“Next time try not calling the teacher those names.”

What about suspending them?

Nine hundred students are suspended every day in England. In Australia it is 100 per day. Being suspended used to be a humiliation. It would involve notifying the students’ parents, who would be none too happy to receive the phone call. Now suspensions presents just another opportunity to get back to the Playstation or X-Box. Parents often reassure their kids and allow them to go home and vegetate. Hardly a real punishment!

What about taking away their recess?

Don’t tell the civil libertarians about this mode of punishment! According to law, students can only be kept in for some of recess, not the entire playtime. And anyway, why should the teacher be punished? Teachers rely on their lunch breaks to recharge and re-energize. Monitoring detention just isn’t fair.

What about ringing the parents?

Parents used to be on the side of the teacher. When a teacher called a parent, that parent would take stock of what the teacher was saying and become partners in helping manage the problem. Nowadays, parents are likely to become defensive, make excuses and become unwitting enablers for their children’s poor behaviour.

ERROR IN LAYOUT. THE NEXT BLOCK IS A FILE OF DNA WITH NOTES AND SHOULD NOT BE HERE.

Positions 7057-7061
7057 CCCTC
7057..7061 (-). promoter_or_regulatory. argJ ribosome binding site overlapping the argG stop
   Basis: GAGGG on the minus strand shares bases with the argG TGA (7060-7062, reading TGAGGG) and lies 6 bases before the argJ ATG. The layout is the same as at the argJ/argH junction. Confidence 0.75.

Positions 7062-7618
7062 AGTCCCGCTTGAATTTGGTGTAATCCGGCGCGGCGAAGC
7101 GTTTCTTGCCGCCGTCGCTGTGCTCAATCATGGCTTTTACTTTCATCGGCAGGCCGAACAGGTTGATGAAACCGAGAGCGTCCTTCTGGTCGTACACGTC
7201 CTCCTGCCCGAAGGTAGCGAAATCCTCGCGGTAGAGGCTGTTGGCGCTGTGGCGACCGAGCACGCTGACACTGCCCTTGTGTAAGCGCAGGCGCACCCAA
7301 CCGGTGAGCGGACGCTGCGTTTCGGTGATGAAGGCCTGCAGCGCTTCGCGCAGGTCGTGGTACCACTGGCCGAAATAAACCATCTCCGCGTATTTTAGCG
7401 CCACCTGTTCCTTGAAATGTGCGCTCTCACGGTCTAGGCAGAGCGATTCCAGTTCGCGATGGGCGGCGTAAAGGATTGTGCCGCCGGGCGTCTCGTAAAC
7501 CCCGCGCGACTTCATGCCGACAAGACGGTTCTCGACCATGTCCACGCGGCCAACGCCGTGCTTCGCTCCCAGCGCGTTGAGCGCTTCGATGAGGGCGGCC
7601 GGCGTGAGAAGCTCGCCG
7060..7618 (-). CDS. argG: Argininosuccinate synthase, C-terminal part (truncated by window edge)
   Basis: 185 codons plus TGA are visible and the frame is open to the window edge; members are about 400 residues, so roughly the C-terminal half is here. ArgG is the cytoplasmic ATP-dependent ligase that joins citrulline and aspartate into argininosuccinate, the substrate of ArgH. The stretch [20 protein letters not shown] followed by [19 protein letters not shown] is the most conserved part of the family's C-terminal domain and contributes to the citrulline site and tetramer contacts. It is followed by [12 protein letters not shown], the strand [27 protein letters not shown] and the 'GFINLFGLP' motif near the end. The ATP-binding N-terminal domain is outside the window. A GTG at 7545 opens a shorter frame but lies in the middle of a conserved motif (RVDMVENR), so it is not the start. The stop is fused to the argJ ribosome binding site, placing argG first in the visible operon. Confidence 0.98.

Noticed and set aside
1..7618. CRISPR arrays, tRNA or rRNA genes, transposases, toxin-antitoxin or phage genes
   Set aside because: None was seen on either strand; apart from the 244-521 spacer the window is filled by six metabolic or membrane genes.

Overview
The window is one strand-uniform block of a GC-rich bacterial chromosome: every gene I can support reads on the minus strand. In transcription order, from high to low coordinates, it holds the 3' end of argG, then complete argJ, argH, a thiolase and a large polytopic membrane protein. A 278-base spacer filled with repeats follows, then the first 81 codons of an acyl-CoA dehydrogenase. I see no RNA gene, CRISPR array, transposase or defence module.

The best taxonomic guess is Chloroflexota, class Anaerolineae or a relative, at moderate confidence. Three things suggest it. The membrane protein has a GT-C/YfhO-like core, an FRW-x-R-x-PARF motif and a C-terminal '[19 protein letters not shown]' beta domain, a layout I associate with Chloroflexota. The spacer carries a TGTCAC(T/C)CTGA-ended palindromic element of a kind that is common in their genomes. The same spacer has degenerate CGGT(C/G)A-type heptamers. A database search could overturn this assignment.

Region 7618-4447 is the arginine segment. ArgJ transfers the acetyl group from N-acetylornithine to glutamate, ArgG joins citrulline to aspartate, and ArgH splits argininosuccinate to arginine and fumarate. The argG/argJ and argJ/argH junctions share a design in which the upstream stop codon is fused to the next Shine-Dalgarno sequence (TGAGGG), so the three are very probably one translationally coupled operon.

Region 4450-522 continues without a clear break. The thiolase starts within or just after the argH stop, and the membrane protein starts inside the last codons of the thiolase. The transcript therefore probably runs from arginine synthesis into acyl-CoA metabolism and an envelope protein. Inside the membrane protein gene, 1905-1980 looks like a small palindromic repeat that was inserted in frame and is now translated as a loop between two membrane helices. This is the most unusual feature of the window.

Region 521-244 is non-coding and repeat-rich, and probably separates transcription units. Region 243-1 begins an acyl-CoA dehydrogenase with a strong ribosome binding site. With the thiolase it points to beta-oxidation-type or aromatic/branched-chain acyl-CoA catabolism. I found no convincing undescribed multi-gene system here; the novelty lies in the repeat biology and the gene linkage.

Please note, that I am not tainting all parents. On the contrary, the parents I work with have been incredibly open and supportive. I am merely pointing out that trends are changing and punishments that used to make students squirm and think twice before acting, are now no longer a deterrent.

It is also important to note that most teachers are not trigger happy when it comes to punishments. We don’t like punishing students. We try to command respect rather than demand it. But there are times when all semblance of control is lost and students are purposely trying to sabotage the class and undermine their teacher.

In those cases, the teacher is often left to raise their arms skyward and ponder what it is they can do to remedy the situation.

The Hugging Rule: Another Example of Running Schools Like Prisons

November 4, 2011

There is a huge difference between hugging someone because they are your friend and sexual harassment.  It is not hard to distinguish one from the other.